The signal passed by the diode D1 is applied to a first low pass filter LPF1 comprising an input resistor R14 and a series of pi sections, comprising capacitors C5, C6, C7 and C8 and inductors L1, L2 and L3 connected as shown. This filter preferably has a passband extending from DC up to a relatively sharp cutofi at a frequency determined by the basic scan rate; for example, about 4 kilocycles per second. Its purpose is to discard the chopping frequency described above. If desired, the filter can be omitted, when chopping is not used.

The output signal from the filter LPFl is applied across an output resistor R15 to the positive input terminal of an operational amplifier A5. The negative input terminal of the amplifier A5 is returned to ground through a resistor R16. There is a feedback path connected between the negative input terminal and the output terminal and comprising a resistor R17.

The output terminal of the amplifier A5 is connected through a resistor R18 to the negative input terminal of an operational amplifier A6. The positive input terminal of the amplifier A6 is grounded. The amplifier A6 is provided with a feedback path comprising a resistor R19. An offsetting potential is produced through a resistor R20 from a positive source of potential +V3. The result is an output signal that fluctuates with departure of the input signal from the value established by the reference potential V3.

The output terminal of the amplifier A6 is connected to a second low pass filter LPF2 through an input resistor R21. The resistor R21 is returned to ground through a capacitor C9, and through an inductor L4 is series with a capacitor C10 in a parallel path to ground. A resistor R22 is connected across the capacitor C10. The output signal from the filter LPFZ, appearing across the resistor R22, is applied to the gate of a field effect transistor Q2 that serves essentially the same purpose as the transistor Q1 in FIG. 3. One load terminal of the transistor O2 is grounded, and the other load terminal is connected through a resistor R23 to the negative input terminal of the amplifier A4. The upper load terminal of the transistor O2 is returned to ground through a resistor R24 in parallel with a capacitor C11.

Referring again to the amplifier A5, its output terminal is connected to a band-pass filter BPF and the filter BPF comprises a capacitor C12, connected to ground through a resistor R25, and, at the junction of the capacitor C12 and the resistor R25, a resistor R26, connected to ground through a capacitor C13. l

The output signal from the band-pass filter BPF, appearing across the capacitor C10, is supplied through a summing resistor R27 to the negative input terminal of an operational amplifier A7. A second signal, corresponding to the input voltage supplied to the amplifier A5, is supplied to the negative input terminal of the amplifier A7 through a summing resistor R28.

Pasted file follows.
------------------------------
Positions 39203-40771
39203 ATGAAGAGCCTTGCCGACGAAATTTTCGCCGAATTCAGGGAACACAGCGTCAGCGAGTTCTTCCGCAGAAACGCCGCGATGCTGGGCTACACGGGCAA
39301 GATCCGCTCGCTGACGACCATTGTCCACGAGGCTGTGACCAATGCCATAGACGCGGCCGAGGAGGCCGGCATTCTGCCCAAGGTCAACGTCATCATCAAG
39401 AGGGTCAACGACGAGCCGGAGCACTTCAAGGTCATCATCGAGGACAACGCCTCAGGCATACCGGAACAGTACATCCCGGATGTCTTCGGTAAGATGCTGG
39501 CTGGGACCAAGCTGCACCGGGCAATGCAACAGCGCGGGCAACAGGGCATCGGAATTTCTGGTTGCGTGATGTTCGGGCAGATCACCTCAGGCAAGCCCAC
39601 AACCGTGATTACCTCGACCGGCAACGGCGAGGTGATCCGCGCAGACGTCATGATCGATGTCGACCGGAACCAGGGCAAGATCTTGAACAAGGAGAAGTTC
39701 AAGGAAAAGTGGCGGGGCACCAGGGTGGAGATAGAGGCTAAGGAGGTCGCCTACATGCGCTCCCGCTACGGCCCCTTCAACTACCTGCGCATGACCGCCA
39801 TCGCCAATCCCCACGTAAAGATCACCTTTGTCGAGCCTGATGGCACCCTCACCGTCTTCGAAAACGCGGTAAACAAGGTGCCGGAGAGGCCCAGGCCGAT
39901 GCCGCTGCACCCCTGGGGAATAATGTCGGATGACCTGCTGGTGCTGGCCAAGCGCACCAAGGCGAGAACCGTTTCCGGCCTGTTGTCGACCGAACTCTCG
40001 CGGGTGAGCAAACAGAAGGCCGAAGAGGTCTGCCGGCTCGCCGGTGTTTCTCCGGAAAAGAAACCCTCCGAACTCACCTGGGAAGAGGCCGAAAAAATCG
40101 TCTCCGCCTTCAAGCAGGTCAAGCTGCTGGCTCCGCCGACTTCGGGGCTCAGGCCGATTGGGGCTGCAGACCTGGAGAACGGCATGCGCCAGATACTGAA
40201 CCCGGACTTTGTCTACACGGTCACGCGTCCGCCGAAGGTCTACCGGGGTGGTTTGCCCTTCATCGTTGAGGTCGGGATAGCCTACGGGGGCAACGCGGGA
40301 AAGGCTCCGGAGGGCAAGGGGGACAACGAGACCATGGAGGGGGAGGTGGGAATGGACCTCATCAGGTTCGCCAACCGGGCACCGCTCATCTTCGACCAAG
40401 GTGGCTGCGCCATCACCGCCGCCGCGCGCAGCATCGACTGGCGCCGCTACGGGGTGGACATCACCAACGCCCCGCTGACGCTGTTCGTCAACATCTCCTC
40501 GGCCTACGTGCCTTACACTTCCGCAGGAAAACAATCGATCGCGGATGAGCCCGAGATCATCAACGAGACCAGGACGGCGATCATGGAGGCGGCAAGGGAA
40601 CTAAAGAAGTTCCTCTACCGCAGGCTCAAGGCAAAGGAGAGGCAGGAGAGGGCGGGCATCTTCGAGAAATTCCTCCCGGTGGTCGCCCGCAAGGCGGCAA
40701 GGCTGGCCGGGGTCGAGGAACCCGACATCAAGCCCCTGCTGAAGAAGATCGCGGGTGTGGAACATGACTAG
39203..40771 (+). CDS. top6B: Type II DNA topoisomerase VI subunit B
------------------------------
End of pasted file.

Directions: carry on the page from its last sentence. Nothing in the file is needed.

The amplifier A7 has a feedback path connected between its output terminal and its negative input terminal and comprising a resistor R29. The positive input terminal of the amplifier A7 is connected to the ground through the wiper of a potentiometer P2 having a resistive element R30 connected between ground and a suitable source of reference potential +V4. The reference potential +V4 produces an offset determined by the extend of adjustment of the potentiometer P2 that adapts the amplifier A7 to apply an appropriate output signal, through a resistor R31, to an electronic switch S1 that serves in effect as a level detector to provide a digital output signal having one value for white signals in the video input and a second valve for black signals.

As shown, the switch S1 comprises an NPN transistor Q3 having a grounded emitter, a base connected to the resistor R31, and a collector returned to the source potential at +V4 through a resistor R32. The collector of the transistor 03 is connected to the base of a PNP transistor 04. The latter has its emitter returned to the potential +V4, and its collector returned to ground through a resistor R33. The useful output signal, for video reconstitution purposes, appears across the resistor R33.

The band-pass filter BPF in P16. 4 is preferably arranged to pass a band between 300 cycles per second and 2 kilocycles per second, for the particular scan rate and data content assumed for this example, with a relatively flat response between those extremes and a relatively sharp cutoff at the upper end. The purpose of the cutoff at higher frequencies is to reduce the effect of noise; essentially all of the useful information in the input signal occurs between 300 and 2000 cycles per second.

The low pass filter LPF2 is arranged to pass frequencies with a relatively flat response up from DC to about 100 cycles per second, and to cut off rather sharply at that frequency. The result is that the filter LPFl discards the chopping frequency and all fine data, as noted above. The filter BPF passes the rapid transitions in the data, and thus serves much the same purpose as the capacitor C3 and resistor R6 is FIG. 3. The relatively broad spectrum signal appearing across the resistor R15 is supplied through the summing resistor R28 to be added to the output of the filter HPF to provide a reconstituted video signal containing all the input data transitions at relatively constant extremes of level, so that the switch S1 is operated reliably to reproduce the data transitions without regard to average signal level.